It is also not a secret that Korzhev often raises the aesthetical dilemma of The Beautiful and The Disgusting in the context of LABOR. It would be quite “normal”, from the point of view of the bourgeois mainstream, if he expressed his extreme realism and the “severe style” in the same way as it is done by some “surrealist” or other bourgeois or pettybourgeois school of painting. If it was that way, his outcrying truthfulness would, of course, be in contrast with the obtrusive polishedness and the artificiality of forms of the contemporary mainstream – in contrast, but not in contradiction. But the labor theme, which is expressed in the Aesopian language and therefore passes through the common anti-communist patterns is, in my opinion, something that brings it a completely different quality, making it dangerous for the bourgeoisie.
Korzhev’s labor is chiefly the physical labor of the productive sphere, but the productive intellectual labor can be drawn easily into his approach. It is mostly petty, primitive labor which also includes, for example, the “labor” of a soldier defending his own land, as represented by his various war paintings. Some predominant necessity, inevitability, frustration can be felt in this approach to labor. At the same time, this debilitating, crippling labor is something that enables the beauty – The Beautiful in The seemingly Disgusting. And, this is essentially not about the features of the “aristocratic” labor dictated by needs of the formal aesthetics, but the necessary, or (as Lenin put it with regard to the free labor under communism) “damn hard work”, when the fatal need imposes its own vision of what is beautiful or not. The hidden reservation that everything connected with necessary labor (including the war labor with all of its disgusting things) – labor muscles, labor suntan, etc. – is unconditionally beautiful, is without any doubt present in Korzhev’s treatment of the category of The Disgusting. Here is one of the examples where Geli Korzhev stresses the leading nature of Necessity in the “Freedom-Necessity” dilemma – an idea rather unappealing to most of today’s left-wing intellectuals – just like his stress on DUTY which is another important issue in the Marxist aesthetics.
The question of duty comes up with regard to treatment of the aesthetic categories of the Heroic, the Sublime and the Deposed. It again can be seen clearly in his war paintings, e.g. in his work “The Deserter” (1980) [attachment 3]. The Duty that is standing in front of every human being, and is not a whim or fault by some government or party official. Because of the way Geli Korzhev expresses its form, it may look like a communal rather than communistic duty, but the content is essentially the same for both of them. For the contemporary liberal (and, in essence, the conservative as well) left-winger this outcrying communal Duty can be something alien; but for a conscious proletarian, it is something that should be drawn clearly into the mind, no matter how one-sided or obtrusive this puffing-out of the Necessity at the expense of Freedom may be.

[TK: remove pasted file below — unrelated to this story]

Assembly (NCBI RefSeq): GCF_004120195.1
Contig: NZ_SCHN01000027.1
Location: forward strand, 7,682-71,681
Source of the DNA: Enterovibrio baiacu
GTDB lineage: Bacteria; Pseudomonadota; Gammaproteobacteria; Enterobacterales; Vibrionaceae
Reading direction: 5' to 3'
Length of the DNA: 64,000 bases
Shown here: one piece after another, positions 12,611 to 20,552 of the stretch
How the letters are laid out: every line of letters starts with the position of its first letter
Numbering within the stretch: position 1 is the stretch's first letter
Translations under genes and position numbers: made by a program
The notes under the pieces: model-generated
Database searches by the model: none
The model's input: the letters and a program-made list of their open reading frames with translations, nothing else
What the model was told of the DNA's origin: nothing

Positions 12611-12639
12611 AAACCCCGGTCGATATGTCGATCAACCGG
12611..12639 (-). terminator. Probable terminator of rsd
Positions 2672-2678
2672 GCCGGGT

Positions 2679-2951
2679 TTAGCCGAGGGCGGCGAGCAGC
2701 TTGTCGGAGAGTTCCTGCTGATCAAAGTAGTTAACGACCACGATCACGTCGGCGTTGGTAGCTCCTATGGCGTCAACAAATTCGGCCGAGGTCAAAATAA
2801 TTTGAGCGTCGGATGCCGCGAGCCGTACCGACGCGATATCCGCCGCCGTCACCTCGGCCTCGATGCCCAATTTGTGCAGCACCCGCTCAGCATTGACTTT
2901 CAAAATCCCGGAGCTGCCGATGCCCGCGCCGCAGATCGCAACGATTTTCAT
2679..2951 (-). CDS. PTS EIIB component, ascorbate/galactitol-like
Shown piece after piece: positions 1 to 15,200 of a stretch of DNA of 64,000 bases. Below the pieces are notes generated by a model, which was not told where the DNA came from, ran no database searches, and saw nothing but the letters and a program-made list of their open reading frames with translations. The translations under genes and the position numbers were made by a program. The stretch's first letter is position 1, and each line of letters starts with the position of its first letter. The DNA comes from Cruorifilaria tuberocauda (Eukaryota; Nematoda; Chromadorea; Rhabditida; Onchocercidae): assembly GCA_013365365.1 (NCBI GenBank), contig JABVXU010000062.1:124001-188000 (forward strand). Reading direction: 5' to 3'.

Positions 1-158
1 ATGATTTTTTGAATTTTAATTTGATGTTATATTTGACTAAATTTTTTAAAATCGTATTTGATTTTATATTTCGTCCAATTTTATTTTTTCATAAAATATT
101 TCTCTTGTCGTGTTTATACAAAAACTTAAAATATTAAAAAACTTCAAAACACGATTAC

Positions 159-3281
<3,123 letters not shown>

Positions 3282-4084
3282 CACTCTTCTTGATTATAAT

At the same time, I state that Korzhev’s treatment of the aesthetic category of The Tragic is not consistently Marxist, as it is not consistently materialistic from the Marxist aesthetics point of view. Marxist aesthetics, as it is known, discriminates between the Tragedy of the obsolete social classes and the Tragedy of social classes that are going to replace them. While the first tragedy is pure frustration, lack of hope, pessimism and bewilderment, the second one is either not a tragedy at all (for an individual) or contains SELF-IRONY at the inability to solve an urgent historical task due to the lack of real resources . Korzhev fails to include this important reservation, and falls instead into some kind of Christian-moralistic subjectivism or the late-Soviet pessimism of the kind: “Eh, Morozova… What have we been fighting for?” with regard to the historical task formulated by the October revolution, with regard to the Russian question, etc. In my opinion, this inability stems from the fact that Korzhev’s socialist realism as a whole is not so much Marxist as it is inherently early-socialist with Marxist and non-Marxist aesthetics hiding in contradiction with each other.
In fact, it looks like his proletarian communist of the 1950s is not so much a firmly conscious proletarian but a yesterday’s muzhik (manly harsh countryman), proletarianized patriarchal producer whose consciousness, at first praised by Lenin’s promise of the “paradise on Earth”, then undergoes a transformation into skeptical, cynical, and eventually Christian (or “sad”, according to Hegelian language) consciousness. The perception of the world from the point of view of the early socialism (bewildered and lost in dismay) is most clearly reflected in the Korzhev’s picture “Raise up, Ivan”.
Inconsistent materialism, which is most clearly reflected in Korzhev’s treatment of the aesthetical category of The Tragic, can also be found in his approach to the concepts of labor, duty, and other important issues, connected with the “Freedom-Necessity” dilemma. In fact, hard labor stands here as something fatal, something that leads inevitably to the question: “What have we been suffering for, and what is the value of this constant struggle for survival, this constant sacrifice?” But similarly to the ironic reservation to the Tragedy as a whole, the Tragedy of Labor has its own reservation, and that is: it is a real Tragedy for as long as it contains a piece Comedy in it. Remember Nekrasov’s “Barrel of Vodka I give to the workers” (Nekrasov N.A., “The Railroad”). Sins of the class society (whether it is capitalism or the early socialism) are the opposite side of its hardships, and for as long as workers and proletarians take the “pleasant things” of this class society for granted, they can not get rid of its hardships; until the hardships and joys of it vanish altogether in the classless society – and this will eventually happen, whether we want it or not.